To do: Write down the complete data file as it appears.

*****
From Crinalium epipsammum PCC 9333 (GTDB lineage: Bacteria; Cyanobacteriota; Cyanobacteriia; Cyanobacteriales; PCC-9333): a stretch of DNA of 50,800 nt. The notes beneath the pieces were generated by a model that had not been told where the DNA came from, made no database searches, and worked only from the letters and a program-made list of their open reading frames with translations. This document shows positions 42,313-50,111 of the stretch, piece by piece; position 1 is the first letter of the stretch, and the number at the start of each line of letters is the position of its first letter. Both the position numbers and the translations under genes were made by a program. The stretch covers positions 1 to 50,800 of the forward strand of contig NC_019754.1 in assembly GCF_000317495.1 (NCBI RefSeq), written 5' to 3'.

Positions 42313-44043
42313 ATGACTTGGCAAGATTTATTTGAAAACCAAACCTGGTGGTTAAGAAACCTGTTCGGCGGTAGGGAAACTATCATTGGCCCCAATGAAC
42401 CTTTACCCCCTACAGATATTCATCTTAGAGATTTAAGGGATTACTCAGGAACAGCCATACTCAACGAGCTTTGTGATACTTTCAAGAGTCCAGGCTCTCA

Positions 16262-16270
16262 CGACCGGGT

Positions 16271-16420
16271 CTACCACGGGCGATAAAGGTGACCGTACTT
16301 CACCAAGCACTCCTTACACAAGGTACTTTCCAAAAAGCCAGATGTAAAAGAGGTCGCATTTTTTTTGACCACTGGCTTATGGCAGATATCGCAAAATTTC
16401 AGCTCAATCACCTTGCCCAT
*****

From Crinalium epipsammum PCC 9333 (GTDB lineage: Bacteria; Cyanobacteriota; Cyanobacteriia; Cyanobacteriales; PCC-9333): a stretch of DNA of 50,800 nt. The notes beneath the pieces were generated by a model that had not been told where the DNA came from, made no database searches, and worked only from the letters and a program-made list of their open reading frames with translations. This document shows positions 42,313-50,111 of the stretch, piece by piece; position 1 is the first letter of the stretch, and the number at the start of each line of letters is the position of its first letter. Both the position numbers and the translations under genes were made by a program. The stretch covers positions 1 to 50,800 of the forward strand of contig NC_019754.1 in assembly GCF_000317495.1 (NCBI RefSeq), written 5' to 3'.

Positions 42313-44043
42313 ATGACTTGGCAAGATTTATTTGAAAACCAAACCTGGTGGTTAAGAAACCTGTTCGGCGGTAGGGAAACTATCATTGGCCCCAATGAAC
42401 CTTTACCCCCTACAGATATTCATCTTAGAGATTTAAGGGATTACTCAGGAACAGCCATACTCAACGAGCTTTGTGATACTTTCAAGAGTCCAGGCTCTCA

Positions 16262-16270
16262 CGACCGGGT

Positions 16271-16420
16271 CTACCACGGGCGATAAAGGTGACCGTACTT
16301 CACCAAGCACTCCTTACACAAGGTACTTTCCAAAAAGCCAGATGTAAAAGAGGTCGCATTTTTTTTGACCACTGGCTTATGGCAGATATCGCAAAATTTC
16401 AGCTCAATCACCTTGCCCAT